A third-generation Manhattan real estate developer, in 1989 he founded and heads the Jonathan Rose Company, which does world-wide city planning and investment along with its real estate projects—half of the work for nonprofit clients.
He is the author of the new book, THE WELL-TEMPERED CITY: What Modern Science, Ancient Civilizations, and Human Nature Teach Us About the Future of Urban Life.
The Jonathan F.P. Rose book tour is being sponsored by Citi who is happy to provide a copy of his new book, The Well-Tempered City: What Modern Science, Ancient Civilizations and Human Behavior Teach Us About the Future of Urban Life, to everyone in attendance. Citi supports the efforts of individuals like Jonathan Rose whose work aligns with their mission to enable progress in communities across the globe.
We continue our survey of the pioneering social/community sites by sitting down with David Bohnett, who, along with John Rezner, founded Geocities. David recounts how a lifelong passion for communications tech inspired the idea of Geocities, how and why the site grew to become one of the 5 most popular web destinations in the world by the late 90s, as well as the company’s blockbuster sale to Yahoo. We also marvel at how Geocities lives on, thanks to the passion and affection of the Geocities community.
An exploration of the imaginative possibilities held within a city’s secret folds.
Invisible Cities takes its inspiration from Italo Calvino’s novel of the same name. Originally produced by Eleanor McDowall for BBC Radio 3’s Between the Ears, this documentary features contributions from writers, urban explorers and mapmakers, and invites us to eavesdrop on the hidden, fantastical and surreal stories caught between the cracks of the modern city.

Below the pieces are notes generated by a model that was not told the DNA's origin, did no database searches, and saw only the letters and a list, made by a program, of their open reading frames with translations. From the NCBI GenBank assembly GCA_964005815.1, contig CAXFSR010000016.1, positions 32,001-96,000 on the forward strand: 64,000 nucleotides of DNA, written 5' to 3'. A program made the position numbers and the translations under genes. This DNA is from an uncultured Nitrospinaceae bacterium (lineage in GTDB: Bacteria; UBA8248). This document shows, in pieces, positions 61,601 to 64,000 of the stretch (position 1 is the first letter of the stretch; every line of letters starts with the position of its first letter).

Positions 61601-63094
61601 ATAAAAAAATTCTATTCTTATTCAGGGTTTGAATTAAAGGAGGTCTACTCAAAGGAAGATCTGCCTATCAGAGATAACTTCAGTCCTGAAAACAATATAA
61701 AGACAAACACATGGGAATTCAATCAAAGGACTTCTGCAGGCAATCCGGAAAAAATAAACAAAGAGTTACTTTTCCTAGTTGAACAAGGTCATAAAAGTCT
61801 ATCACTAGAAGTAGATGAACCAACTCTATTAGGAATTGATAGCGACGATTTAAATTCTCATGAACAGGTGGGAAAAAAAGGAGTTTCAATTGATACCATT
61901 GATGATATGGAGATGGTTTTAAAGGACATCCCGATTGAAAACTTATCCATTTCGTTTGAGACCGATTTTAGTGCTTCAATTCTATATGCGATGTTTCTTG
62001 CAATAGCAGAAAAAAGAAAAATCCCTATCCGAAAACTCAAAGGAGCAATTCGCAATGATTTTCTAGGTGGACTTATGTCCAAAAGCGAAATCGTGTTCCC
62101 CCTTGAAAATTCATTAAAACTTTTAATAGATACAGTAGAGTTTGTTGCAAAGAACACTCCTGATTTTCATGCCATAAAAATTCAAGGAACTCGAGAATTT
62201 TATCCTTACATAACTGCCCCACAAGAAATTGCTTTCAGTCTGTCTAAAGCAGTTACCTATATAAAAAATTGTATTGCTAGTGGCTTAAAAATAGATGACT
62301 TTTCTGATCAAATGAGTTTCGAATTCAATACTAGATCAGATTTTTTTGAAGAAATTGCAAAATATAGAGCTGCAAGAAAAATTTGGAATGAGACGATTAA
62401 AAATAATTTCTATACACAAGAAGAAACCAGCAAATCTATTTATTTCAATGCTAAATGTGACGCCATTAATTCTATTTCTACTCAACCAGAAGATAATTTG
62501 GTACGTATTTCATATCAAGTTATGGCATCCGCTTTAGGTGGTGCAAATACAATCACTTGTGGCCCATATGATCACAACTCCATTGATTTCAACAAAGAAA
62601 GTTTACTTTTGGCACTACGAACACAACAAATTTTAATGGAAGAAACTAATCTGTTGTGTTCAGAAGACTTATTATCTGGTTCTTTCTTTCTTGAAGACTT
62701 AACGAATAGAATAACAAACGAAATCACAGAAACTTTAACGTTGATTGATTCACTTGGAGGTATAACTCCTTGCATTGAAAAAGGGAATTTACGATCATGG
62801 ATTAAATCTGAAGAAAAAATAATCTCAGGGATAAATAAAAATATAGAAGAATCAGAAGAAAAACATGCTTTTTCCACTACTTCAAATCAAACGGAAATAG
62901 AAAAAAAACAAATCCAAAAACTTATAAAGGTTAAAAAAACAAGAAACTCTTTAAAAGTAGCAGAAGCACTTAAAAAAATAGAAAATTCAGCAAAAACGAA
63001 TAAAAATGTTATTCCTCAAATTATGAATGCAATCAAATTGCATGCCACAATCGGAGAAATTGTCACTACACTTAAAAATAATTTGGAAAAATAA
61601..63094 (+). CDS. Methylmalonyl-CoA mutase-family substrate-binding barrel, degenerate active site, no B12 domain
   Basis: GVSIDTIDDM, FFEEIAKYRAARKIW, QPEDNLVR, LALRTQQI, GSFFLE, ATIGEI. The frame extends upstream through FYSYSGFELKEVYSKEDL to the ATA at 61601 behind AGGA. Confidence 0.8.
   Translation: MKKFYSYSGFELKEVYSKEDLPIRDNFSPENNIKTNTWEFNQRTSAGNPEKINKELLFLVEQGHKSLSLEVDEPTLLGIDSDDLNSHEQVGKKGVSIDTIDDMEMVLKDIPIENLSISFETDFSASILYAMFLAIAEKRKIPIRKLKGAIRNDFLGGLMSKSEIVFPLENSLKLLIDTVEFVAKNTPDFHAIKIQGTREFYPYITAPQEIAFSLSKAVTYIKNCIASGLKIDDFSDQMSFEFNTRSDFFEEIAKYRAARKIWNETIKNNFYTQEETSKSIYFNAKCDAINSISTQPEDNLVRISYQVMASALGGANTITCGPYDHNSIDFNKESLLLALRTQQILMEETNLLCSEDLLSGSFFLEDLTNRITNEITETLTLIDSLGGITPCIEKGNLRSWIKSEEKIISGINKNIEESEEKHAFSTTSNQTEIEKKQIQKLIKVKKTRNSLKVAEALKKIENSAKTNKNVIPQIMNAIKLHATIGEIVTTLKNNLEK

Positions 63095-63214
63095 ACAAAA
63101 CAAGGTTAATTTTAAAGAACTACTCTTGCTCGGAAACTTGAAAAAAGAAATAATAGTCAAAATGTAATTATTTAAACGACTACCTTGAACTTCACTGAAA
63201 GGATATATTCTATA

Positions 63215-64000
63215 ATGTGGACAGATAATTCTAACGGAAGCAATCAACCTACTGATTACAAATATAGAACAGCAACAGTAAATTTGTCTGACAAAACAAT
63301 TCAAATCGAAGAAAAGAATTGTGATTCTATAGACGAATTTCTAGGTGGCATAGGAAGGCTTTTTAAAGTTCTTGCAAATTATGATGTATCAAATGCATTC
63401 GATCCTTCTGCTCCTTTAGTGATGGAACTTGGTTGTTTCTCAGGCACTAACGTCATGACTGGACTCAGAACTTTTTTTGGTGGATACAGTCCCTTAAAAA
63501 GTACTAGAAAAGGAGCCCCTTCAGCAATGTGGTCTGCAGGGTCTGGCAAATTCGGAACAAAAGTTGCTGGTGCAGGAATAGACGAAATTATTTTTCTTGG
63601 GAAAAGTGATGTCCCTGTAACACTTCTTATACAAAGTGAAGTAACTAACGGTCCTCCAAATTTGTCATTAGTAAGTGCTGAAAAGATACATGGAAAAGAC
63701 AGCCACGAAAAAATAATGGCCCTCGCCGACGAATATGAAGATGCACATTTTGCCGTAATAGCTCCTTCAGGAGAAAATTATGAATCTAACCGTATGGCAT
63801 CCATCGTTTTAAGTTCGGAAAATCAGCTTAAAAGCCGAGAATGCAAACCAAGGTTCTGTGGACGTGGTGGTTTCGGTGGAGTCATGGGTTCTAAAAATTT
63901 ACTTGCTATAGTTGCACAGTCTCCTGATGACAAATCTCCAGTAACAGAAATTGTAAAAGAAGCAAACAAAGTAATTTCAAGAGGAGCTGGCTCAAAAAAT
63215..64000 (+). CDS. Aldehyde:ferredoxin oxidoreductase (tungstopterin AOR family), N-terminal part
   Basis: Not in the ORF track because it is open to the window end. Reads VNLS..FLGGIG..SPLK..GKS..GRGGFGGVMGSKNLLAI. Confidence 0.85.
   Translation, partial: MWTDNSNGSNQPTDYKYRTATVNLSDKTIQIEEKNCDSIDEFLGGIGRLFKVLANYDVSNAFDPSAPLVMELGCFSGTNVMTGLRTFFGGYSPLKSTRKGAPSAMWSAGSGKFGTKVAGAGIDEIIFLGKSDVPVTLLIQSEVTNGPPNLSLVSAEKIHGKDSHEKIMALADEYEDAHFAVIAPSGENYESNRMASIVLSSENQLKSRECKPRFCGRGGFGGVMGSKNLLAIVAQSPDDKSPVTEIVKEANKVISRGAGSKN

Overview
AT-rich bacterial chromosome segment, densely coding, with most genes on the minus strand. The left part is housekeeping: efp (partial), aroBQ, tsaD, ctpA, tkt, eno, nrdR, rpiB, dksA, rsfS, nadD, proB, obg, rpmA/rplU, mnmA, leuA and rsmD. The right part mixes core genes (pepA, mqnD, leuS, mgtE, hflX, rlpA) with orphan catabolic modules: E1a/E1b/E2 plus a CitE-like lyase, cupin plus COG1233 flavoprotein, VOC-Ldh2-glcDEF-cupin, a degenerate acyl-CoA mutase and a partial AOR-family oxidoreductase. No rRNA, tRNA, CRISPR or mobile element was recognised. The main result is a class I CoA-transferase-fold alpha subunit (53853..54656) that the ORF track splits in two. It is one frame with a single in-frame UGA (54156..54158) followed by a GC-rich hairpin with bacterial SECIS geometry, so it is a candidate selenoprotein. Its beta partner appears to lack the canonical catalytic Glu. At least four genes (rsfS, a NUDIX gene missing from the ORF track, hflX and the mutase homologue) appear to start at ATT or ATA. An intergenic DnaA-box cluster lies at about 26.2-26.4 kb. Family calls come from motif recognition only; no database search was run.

Cities, like living things, evolve slowly over time. Buildings and structures get added and renovated and removed, and in this process, bits and pieces that get left behind. Vestiges. Just as humans have tailbones and whales have pelvic bones, cities have doors that open into a limb-breaking drop, segments of fences that anyone can walk around, and pipes that carry nothing at all.
Most of the time, these architectural leftovers rust or crumble or get taken down. But other times, these vestiges aren’t removed. They remain in the urban organism. And sometimes—even though they no longer serve any discernible purpose—they’re actually maintained. They get cleaned and polished and re-painted just because they’re there.
Chicago’s biggest design achievement probably isn’t one of its amazing skyscrapers, but the Chicago River, a waterway disguised as a remnant of the natural landscape. But it isn’t natural, not really. It’s hard to tell when you see the river, but it’s going the wrong way. It should flow into Lake Michigan, but instead fresh water from Lake Michigan flows backwards, into the city. The Chicago River is, in large part, a carefully-designed extension of the city’s sewer system.
Reporter Dan Weissmann talked with Richard Cahan (author of “The Lost Panoramas: When Chicago Changed its River and the Land Beyond”) about the amazing lengths the city went to, over the course of several decades, to carry away the sewage that threatened to drown Chicago.